Prime Minister Tony Abbott was sticking steadfastly to talking about the international terrorism threat this week, as his ministers continued to battle away in the trenches to try and pass the remaining elements of a budget that is starting to look more and more like the Western Front in 1915 than Canberra in 2014 (purely metaphorically of course). Finance Minister Mathias Cormann was the main mover after he repeatedly warned of tax increases if the remaining spending cuts are not passed, and Education Minister Christopher Pyne after he warned that university research funding may have to be cut. Agriculture Minister Barnaby Joyce outdid them all by telling us we have a deadly skin cancer (purely metaphorically of course).
There are three crossbench senators on this list and one just outside it in 21st (Senator David Leyonhjelm), as it begins to look more and more like names the vast majority of people had never heard of before the election may determine the future of this this country -- much more than the leaders of the major parties. Coverage of the police investigation into rape allegations against Opposition Leader Bill Shorten from the 1980s received no more than a day’s coverage after he went public with the story, following the Victorian DPP's decision not to pursue the case. Politicians from all sides supported Shorten’s decision, and most of the media and the public (there was a relatively small spike on social media and talkback) seem to have agreed on where the boundaries of public interest lie.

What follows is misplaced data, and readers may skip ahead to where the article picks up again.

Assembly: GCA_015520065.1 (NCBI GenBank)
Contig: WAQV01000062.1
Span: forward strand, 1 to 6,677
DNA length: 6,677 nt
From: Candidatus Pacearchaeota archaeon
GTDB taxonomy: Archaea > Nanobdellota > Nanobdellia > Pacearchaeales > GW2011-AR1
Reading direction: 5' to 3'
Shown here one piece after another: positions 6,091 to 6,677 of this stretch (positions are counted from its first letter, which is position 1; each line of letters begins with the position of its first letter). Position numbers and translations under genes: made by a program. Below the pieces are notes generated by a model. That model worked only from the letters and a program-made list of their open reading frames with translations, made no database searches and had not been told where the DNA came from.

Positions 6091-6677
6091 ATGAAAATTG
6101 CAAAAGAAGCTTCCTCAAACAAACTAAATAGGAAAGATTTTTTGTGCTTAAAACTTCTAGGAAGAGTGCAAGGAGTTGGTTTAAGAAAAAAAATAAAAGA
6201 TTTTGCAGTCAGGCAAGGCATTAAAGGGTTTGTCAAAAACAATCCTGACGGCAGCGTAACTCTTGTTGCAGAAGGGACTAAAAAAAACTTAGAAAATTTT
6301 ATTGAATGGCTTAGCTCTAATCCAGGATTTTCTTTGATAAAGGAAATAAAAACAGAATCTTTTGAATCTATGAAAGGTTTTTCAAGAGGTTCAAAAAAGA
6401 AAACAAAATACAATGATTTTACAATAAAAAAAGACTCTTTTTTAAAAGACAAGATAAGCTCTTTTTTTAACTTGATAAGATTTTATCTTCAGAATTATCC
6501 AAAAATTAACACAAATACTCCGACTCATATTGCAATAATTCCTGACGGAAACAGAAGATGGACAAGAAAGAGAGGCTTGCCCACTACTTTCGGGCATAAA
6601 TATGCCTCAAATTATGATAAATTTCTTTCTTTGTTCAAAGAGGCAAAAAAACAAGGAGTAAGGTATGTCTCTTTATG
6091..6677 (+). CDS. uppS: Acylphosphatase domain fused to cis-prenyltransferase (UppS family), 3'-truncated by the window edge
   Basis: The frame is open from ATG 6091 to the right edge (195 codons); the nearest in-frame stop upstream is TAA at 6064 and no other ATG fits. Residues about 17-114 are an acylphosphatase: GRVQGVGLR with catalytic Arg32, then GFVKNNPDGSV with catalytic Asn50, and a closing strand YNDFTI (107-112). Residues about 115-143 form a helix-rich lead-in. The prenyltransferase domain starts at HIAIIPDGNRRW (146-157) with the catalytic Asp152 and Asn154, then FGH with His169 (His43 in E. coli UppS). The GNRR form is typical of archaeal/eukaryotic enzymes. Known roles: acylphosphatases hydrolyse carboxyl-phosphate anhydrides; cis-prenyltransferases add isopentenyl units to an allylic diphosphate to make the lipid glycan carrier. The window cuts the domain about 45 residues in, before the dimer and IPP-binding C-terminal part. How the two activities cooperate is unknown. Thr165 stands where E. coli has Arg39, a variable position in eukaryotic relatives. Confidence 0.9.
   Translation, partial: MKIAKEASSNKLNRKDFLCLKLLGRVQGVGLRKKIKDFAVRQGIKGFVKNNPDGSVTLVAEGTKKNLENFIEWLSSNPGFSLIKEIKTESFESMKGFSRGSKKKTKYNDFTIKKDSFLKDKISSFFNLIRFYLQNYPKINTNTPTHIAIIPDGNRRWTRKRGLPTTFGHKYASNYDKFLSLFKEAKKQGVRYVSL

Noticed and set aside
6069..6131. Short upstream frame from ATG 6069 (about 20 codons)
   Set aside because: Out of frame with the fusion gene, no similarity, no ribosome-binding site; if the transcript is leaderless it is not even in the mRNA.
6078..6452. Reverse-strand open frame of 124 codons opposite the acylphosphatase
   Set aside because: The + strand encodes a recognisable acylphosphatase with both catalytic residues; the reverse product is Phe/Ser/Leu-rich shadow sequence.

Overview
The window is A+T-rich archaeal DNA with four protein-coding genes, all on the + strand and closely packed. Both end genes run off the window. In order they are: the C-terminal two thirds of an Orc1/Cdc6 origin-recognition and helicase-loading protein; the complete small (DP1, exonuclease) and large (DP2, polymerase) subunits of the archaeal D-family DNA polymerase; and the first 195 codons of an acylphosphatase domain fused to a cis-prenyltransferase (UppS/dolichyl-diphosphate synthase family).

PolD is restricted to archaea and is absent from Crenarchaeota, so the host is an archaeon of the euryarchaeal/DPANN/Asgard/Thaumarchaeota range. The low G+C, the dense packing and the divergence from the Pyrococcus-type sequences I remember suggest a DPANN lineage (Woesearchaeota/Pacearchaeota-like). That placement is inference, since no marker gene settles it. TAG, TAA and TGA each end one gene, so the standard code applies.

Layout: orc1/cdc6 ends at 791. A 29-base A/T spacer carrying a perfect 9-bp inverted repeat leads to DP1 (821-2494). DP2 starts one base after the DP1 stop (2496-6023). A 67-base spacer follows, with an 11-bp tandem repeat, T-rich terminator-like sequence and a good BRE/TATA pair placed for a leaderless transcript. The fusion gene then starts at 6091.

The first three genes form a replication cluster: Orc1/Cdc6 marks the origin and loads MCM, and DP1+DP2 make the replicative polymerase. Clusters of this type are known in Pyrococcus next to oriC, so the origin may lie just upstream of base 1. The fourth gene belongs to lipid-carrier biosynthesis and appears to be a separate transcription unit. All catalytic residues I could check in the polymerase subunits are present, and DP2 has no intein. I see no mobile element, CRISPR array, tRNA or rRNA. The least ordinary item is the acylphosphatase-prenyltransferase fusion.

Crikey Political Index: August 21-27